We posted earlier that the U.S. House of the Representatives passed H.R. 1309 to reauthorize the National Flood Insurance Program (NFIP), which  extended phase-in of actuarial rates and delayed the full effect of levee de-accreditation decisions to allow communities to improve flood control structures. We also previously reported that the Senate has increasingly becoming more concerned about the Federal government’s exposure to natural disasters.  These concerns have now found a vehicle for their expression.

On September 8th, the Senate Banking and Finance Committee approved a bill to reauthorize the NFIP. While reports have focused on the committee’s solution of how to deal with  FEMA ‘s  $18 billion debt that it has incurred in the aftermath of Hurricane Katrina, the bill includes a section that mandates areas of “residual risk” (i.e., areas protected by levees, dams, and other flood control structures) to purchase flood insurance.  This mandate will have significant implications for communities, property owners, lenders, and investors in river and coastal communities. Currently, when FEMA issues a new flood rate insurance map or FIRM for a community protected by a levee, dam, or other flood control structure, the area which would have been located in a “special flood hazard area” is not mapped.   Both the House and Senate version would require some form of mapping of areas of residual risk but only the Senate bill would require residual risk areas to be included within a “special flood hazard area” and require the price of flood insurance policies in areas of residual risk to accurately reflect the level of flood protection provided, regardless of the certification status of the flood control structure.  Failure to purchase a flood insurance policy would render the property ineligible for federal programs and financial assistance, including loan guarantee programs.

Communities have invested billions of dollars on flood control structures in the last half century to not only mitigate the risk of catastrophic floods but also avoid the mandatory insurance requirements under the NFIP.  Recent  articles in the Philadelphia Inquirer and the New York Times articles have examined the issue of levee investment  in the context of the Susquehanna River flooding in Pennsylvania, contrasting communities that invested in strengthening their levees and communities that did not.  Section 107 would essentially prohibit participation in federal programs for property owners whose property is protected by a flood control structure but who elect not to purchase flood insurance.  Moreover, given the high cost of flood insurance, FEMA’s track record for flood control structure accreditation, and the Federal government’s encouragement of using catastrophe modelling to determine flood insurance rates, such a mandate would drastically alter private investment, development and lending decisions.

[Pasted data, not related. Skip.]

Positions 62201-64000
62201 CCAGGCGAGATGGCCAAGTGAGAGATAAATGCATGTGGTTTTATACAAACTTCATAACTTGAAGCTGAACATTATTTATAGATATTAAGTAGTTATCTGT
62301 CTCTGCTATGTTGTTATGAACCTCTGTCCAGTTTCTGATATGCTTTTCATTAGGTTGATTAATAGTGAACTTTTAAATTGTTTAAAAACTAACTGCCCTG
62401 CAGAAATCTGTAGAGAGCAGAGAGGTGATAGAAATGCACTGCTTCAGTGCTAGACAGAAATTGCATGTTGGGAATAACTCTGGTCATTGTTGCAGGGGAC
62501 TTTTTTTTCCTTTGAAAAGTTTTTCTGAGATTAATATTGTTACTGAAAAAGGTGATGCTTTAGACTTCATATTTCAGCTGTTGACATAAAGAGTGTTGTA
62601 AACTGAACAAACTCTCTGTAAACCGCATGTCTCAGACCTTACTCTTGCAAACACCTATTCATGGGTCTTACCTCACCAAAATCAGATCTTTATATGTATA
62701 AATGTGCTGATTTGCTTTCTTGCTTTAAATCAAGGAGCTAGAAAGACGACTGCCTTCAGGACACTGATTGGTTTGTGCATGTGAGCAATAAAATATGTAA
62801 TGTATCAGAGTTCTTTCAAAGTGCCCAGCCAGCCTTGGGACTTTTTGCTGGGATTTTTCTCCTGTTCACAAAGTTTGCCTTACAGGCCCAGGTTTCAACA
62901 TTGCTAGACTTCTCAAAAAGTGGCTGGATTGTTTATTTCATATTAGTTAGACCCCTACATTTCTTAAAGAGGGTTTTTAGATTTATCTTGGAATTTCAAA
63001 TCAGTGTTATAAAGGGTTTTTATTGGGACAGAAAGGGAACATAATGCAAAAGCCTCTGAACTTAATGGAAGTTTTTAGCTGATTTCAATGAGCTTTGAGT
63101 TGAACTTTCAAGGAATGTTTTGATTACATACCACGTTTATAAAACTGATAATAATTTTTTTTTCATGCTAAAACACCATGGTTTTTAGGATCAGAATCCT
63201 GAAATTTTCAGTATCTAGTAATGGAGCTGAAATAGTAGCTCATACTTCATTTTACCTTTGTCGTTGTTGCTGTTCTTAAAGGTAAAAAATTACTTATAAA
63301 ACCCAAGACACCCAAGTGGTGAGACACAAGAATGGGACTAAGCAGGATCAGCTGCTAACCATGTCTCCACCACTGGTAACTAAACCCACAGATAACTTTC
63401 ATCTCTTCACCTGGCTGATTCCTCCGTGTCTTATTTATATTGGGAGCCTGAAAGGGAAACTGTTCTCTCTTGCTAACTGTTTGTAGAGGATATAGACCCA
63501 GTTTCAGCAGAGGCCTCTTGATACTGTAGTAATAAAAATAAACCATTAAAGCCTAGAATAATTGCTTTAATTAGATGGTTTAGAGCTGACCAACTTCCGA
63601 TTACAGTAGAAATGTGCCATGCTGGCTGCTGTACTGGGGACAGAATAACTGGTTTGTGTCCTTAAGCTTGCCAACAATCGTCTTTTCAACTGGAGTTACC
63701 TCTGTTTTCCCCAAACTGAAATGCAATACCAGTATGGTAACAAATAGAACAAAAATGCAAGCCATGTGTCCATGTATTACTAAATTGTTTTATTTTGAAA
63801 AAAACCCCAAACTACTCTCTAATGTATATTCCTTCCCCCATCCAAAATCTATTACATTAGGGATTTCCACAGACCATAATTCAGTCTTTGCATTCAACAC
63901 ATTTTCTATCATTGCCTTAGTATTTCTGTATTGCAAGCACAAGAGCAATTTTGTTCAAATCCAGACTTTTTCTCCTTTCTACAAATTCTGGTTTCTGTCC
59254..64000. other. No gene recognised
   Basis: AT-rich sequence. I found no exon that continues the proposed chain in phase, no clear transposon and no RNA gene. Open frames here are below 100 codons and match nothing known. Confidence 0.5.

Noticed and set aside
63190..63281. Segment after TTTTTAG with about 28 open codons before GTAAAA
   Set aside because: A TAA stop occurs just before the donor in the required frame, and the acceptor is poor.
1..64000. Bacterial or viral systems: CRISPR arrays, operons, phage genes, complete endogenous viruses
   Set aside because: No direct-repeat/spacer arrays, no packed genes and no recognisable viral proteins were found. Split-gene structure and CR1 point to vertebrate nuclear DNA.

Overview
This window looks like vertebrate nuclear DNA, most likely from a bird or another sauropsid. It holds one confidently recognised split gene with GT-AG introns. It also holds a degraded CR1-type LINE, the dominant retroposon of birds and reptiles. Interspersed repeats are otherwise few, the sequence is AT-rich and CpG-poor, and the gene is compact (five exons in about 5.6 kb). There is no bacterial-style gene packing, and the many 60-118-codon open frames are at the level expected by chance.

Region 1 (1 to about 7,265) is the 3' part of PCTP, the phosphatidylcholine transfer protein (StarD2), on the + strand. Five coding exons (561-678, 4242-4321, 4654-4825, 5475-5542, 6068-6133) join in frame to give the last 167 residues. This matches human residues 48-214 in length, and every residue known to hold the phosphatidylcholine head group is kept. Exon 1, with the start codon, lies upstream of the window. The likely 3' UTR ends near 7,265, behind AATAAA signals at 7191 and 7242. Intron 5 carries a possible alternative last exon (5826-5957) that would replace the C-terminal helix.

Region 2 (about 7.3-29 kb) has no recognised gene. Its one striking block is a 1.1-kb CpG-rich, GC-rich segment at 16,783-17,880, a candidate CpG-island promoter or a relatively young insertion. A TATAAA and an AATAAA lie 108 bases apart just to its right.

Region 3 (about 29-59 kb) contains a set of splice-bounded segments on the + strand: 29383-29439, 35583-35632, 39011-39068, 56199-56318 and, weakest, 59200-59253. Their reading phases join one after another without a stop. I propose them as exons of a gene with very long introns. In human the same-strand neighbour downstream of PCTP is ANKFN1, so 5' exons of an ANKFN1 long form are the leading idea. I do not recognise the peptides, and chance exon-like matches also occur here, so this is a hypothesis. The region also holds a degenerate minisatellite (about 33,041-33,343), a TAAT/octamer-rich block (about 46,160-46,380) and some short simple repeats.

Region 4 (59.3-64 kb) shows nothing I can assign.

Several Senators are preparing to intervene with respect to Section 107 and the actuarial rate calculations contained in the Senate version before the bill goes to the floor.  Given the NFIP’s sunset deadline is September 30, 2011, it will be difficult for the Senate to pass this bill and then enter into a conference with members of the House to produce a final bill.  A more likely scenario is that the deadline for the NFIP is extended to allow for the legislative process to work toward a broader reform of the NFIP.

Here is a comparison with the H.R. 1309 prepared by the Property Casualty Insurers of America.

We will continue to bring you updates but let us know what you think of Section 107 in the comments.